It is putting a tax on knowledge to pay for stupidity.
We are talking about the Stunnel, or Stunned Tunnel. Regular readers will recall the Stunnel idea got some powerful support in 2003. You'll find a post in 2005 that described the project as it stood a year or two earlier:
The Stunnel "would cost $1.3 billion or thereabouts. It would need an average of 1400 cars travelling across it per day, with a peak of 3, 000 per day, in order to be viable. Proponents also claim it would produce upwards of 40, 000 direct and indirect job during construction, although this would last for a total of three years. Using the ever popular argument, proponents say the Stunnel would be an engineering marvel and attract tourists from around the world. "The original feasibility study cost only $100,000. As SRBP summarised in early 2005, the study concluded you could build the cheapest option - a bored tunnel that ran an electric train back and forth - for about $1.7 billion. The government would have to put in pretty much all of that and it would take 11 years to finish.
We don't need to spend seven and a half times that much to figure out how crazy the Stunnel idea still is.
Go back and check the original feasibility study. It looked at a 17 kilometre fixed link.
The cheapest options were a bored road tunnel at a cost of $1.559 billion, exclusive of interest cost, and a bored train tunnel at a cost of about $1.2 billion, not including interest. That's a cost of $92 million per kilometre for the road tunnel and $71 million per kilometre for the rail tunnel.
If you did a straight inflation escalation, that would give us $1.477 billion for the rail tunnel and $1.919 for the road tunnel. Experience with Muskrat Falls, though, suggests that might not be enough. Even if the revised feasibility study comes back with that kind of rate, we'd be safer applying the experienced engineer's rule from Muskrat Falls and multiply that figure by 2.5 to get a more likely price.
Now we are talking $3.75 billion for the rail tunnel and $4.75 billion for the road.
Worst case for our purposes: a 2011 cost per kilometre estimate for Toronto's new subway lines at $300 million a kilometre. That would give you a cost of around $5.0 billion for 17 kilometres of tunnel. That's actually not far off the inflation plus 2.5 times we got for the road tunnel.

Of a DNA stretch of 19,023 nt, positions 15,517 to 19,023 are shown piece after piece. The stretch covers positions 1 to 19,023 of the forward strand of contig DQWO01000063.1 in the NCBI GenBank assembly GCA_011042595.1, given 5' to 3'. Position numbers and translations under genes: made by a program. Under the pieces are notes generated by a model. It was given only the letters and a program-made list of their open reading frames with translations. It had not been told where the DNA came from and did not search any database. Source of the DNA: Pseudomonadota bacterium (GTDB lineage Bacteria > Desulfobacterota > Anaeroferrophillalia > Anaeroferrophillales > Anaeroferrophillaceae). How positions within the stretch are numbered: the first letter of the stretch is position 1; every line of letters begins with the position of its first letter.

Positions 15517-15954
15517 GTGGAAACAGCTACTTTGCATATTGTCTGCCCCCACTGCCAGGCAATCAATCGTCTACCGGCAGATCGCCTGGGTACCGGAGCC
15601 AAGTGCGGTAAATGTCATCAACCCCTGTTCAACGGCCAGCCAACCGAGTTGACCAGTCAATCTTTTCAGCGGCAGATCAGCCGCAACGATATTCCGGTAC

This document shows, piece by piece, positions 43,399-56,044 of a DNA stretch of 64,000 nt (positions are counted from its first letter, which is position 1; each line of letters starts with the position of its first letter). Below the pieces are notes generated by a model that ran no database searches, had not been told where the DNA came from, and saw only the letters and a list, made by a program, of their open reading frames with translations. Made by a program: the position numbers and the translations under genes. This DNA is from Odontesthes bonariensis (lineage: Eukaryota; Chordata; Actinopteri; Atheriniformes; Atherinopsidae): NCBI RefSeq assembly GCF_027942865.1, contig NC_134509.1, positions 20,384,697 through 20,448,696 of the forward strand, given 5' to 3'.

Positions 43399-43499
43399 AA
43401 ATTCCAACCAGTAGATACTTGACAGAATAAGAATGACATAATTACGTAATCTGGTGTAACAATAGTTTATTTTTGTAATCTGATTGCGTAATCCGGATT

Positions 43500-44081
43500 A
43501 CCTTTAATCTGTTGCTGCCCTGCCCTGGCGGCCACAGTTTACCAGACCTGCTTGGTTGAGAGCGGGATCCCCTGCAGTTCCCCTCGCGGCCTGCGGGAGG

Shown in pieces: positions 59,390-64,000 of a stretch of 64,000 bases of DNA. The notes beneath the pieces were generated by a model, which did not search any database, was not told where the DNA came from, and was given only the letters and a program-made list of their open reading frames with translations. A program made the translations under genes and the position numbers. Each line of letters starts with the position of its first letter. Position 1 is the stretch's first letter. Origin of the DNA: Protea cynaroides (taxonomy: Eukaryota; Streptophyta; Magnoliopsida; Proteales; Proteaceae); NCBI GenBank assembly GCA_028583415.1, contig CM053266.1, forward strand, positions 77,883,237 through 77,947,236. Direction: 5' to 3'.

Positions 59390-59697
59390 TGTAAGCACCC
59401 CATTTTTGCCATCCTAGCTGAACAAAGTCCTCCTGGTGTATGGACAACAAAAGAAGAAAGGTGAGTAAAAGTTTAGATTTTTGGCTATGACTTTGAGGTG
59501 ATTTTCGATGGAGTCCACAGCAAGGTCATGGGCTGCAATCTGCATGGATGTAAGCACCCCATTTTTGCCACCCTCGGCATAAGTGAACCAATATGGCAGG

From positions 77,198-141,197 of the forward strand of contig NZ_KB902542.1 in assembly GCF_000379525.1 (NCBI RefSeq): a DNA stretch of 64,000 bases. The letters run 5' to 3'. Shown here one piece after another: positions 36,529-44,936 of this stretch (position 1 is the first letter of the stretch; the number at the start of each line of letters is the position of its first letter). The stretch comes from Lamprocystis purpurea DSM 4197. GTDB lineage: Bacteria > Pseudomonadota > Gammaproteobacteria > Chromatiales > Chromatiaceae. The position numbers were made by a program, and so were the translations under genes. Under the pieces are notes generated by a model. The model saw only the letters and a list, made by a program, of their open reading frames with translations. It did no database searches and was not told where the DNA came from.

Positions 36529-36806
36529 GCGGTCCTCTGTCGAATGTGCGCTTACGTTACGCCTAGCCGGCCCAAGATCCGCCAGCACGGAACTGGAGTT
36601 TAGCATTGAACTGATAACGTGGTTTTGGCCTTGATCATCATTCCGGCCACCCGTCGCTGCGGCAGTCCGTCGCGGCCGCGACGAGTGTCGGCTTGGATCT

Before you go any further, and regardless of anything else, understand that you would have to borrow all that money in order to build this new tunnel. On top of the $15 billion we currently owe and the $8 billion the government will add over the next decade, and with whatever Muskrat Falls would add on top of that again, you would be adding at least $ 4 billion to the total public debt on top of that.
That would be at least $27 billion. And that's assuming the government is able to hold their planned addition to the public debt for the next decade at a mere eight billion.
Financially, the Stunnel is just not feasible on the face of it.
Then there's the question of traffic. The Stunnel wouldn't go anywhere, well, not unless Quebec finishes Route 138 along the north shore of the St. Lawrence. Even if that Route was complete, you would be diverting surface traffic from the island away from the Maritimes through the sparsely populated stretch of southern Labrador and Quebec until you get to Quebec City.
All of that wouldn't be driven by the economics of finding the most efficient way to get goods to the market in Newfoundland. It would be driven by lunatic politics of the sort that built Muskrat Falls and got the province into its current financial mess in the first place.
If all of that doesn't convince you this is a ridiculous idea, imagine for a moment that we might be ultimately looking at a project that will escalate in cost like the feasibility study. That would make the Stunnel a $9 billion project, precisely on par with Muskrat Fall both in the stupidity behind it and the devastation it would bring to the public treasury.
Budgets are about choices. This one reveals a lot. The politicians decided to close a bunch of libraries because they couldn't afford them. The politicians could find the money, though, to investigate a gigantic hole in the ground.
We are spending good money for nothing and the politicians will get even harder kicks from their opponents for free.